When Dan Tapia left Bouchon to open his own business, he had two things in mind: first, his business would encourage hiring wounded veterans who otherwise couldn’t find work, and second, that he’d open a cocktail bar. But then he found a hidden gem sitting at 743 E 4th Street and immediately changed his mind about the latter. The building’s exposed trusses and bright open windows inspired the theme of 4th and Olive: Alsatian.
Here’s a brief geography refresher for you, Alsace is a historical region in northeastern France bordering Germany and Switzerland and reflects a mix of those cultures. Alsatian cuisine has tastes of both German and French cuisine and is generally hearty and filling, and is complemented by a good dose of local beer or wine.
4th and Olive is proudly a veteran-owned and staffed operation, Tapia is a Navy veteran and recovering quadriplegic himself and is eager to make accommodations for injured veterans to work at the restaurant. They currently have a special setup for one of their bartenders, an injured vet who Tapia met during pain treatment at the VA Hospital and only has the use of one arm.
As gastropubs kept opening up around him, Tapia knew he had hit on something. “There’s more food out there than burgers and truffle mac” Tapia noted, “And more beer than IPAs, too.” It’s true, the menu has entrees from venison sausage to coq a riesling and not an IPA in sight – this isn’t your standard New American fare that’s so common at new restaurants currently.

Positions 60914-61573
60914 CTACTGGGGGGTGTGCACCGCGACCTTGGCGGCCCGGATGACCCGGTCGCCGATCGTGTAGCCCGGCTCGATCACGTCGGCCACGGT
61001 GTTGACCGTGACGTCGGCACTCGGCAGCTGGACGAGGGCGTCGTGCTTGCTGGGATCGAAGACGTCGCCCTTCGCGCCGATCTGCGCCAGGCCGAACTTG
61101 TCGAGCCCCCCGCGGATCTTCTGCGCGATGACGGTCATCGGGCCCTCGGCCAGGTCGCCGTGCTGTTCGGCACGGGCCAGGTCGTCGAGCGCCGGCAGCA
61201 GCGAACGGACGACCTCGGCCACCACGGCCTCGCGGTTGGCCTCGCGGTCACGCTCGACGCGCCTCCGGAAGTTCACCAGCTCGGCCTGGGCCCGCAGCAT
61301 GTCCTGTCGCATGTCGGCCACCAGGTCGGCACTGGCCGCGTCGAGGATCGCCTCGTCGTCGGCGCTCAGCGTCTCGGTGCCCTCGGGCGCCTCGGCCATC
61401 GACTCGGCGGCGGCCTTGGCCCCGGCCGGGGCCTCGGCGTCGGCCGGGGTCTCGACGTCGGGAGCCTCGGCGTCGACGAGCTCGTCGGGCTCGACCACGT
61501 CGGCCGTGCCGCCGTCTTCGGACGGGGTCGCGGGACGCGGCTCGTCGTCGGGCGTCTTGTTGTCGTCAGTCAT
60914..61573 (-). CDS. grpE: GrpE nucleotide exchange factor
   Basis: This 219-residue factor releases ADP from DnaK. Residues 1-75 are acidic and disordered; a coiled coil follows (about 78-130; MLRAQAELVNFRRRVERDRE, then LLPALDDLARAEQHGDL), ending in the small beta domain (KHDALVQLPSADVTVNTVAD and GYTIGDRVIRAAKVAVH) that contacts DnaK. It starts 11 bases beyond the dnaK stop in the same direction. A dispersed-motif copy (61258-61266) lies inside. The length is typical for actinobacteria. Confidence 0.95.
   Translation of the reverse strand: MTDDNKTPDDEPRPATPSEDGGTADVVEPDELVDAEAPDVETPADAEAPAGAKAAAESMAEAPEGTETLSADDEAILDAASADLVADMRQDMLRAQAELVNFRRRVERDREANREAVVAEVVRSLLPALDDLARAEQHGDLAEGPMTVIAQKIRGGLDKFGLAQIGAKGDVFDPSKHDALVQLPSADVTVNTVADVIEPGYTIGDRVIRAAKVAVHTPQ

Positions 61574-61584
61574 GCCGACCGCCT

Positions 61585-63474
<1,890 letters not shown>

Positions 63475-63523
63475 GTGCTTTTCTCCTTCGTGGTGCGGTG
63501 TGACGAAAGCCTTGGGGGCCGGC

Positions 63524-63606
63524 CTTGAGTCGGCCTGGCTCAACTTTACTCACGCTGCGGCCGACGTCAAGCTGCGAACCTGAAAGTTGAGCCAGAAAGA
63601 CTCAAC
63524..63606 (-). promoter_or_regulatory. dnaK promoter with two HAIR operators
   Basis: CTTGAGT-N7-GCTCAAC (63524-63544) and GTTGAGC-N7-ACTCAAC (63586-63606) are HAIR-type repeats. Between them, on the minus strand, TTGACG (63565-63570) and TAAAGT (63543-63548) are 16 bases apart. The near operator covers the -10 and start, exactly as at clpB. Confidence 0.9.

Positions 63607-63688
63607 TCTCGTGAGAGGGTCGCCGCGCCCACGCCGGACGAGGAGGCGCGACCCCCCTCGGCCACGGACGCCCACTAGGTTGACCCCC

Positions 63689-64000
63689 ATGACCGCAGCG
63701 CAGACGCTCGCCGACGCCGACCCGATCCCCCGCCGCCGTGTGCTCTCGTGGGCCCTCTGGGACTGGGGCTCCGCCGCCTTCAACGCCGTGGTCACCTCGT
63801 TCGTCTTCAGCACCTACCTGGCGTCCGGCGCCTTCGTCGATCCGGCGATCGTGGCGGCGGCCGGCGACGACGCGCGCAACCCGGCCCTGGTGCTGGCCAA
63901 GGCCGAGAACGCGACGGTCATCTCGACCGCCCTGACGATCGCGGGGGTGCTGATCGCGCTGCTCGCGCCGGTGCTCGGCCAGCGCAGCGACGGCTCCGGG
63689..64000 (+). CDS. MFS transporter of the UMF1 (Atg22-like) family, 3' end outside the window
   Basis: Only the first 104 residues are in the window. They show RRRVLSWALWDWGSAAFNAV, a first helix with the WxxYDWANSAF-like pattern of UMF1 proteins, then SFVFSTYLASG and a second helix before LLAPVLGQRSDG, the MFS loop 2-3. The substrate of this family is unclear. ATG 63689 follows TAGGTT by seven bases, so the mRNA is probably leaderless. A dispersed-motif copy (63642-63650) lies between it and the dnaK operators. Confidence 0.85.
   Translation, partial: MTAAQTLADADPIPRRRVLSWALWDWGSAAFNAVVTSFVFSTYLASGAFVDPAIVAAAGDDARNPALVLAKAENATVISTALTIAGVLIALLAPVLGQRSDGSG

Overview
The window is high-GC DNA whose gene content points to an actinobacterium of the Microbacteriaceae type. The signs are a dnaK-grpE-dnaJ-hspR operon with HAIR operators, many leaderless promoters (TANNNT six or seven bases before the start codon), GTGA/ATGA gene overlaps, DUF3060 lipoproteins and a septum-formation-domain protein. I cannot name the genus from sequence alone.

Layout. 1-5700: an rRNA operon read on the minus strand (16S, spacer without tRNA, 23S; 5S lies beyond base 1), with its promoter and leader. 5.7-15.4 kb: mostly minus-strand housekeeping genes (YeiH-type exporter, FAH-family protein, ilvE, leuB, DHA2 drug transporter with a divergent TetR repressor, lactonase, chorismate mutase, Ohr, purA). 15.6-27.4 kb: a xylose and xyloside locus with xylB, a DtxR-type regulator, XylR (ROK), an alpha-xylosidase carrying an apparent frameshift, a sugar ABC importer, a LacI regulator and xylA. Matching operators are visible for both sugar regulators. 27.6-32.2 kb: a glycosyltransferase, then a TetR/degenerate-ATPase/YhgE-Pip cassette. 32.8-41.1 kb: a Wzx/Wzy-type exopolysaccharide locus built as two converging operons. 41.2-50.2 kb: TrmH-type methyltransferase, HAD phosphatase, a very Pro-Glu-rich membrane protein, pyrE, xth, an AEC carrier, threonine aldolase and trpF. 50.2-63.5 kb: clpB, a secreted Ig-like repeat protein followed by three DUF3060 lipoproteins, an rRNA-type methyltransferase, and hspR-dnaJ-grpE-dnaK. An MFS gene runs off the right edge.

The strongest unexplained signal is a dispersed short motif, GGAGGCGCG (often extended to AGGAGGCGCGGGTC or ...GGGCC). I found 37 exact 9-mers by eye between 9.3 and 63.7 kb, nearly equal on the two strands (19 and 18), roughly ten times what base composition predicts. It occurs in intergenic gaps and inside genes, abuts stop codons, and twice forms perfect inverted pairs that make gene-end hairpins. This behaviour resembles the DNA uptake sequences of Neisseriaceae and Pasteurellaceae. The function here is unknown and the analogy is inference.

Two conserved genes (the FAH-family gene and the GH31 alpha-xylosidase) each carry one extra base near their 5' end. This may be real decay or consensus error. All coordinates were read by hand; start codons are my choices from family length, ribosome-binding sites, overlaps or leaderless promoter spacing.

The pork shoulder chop from Marin Sun Farms in Northern California is served with roasted apple, fennel, cipollini, mustard seed and brown butter and just melts in your mouth. As we heard one nearby diner exclaim, “I didn’t even know you could get food like this in Long Beach.”
4th and Olive is in soft opening mode for dinner only until mid December when they plan to open for brunch as well. Upcoming plans include a rooftop hydroponic garden so they can grow their own cabbage for sauerkraut, serving beers tabletop in pressurized uKegs by GrowlerWerks, and the addition an Alsatian signature dish: Choucroute garnie: homemade sauerkraut with sausages and other salted meats and charcuterie, and potatoes.
When asked how he’s liking Long Beach, Tapia answered, “We have all the amenities of Los Angeles without the jerk component. If I could spend the rest of my life anywhere, this is where I’d like to be.”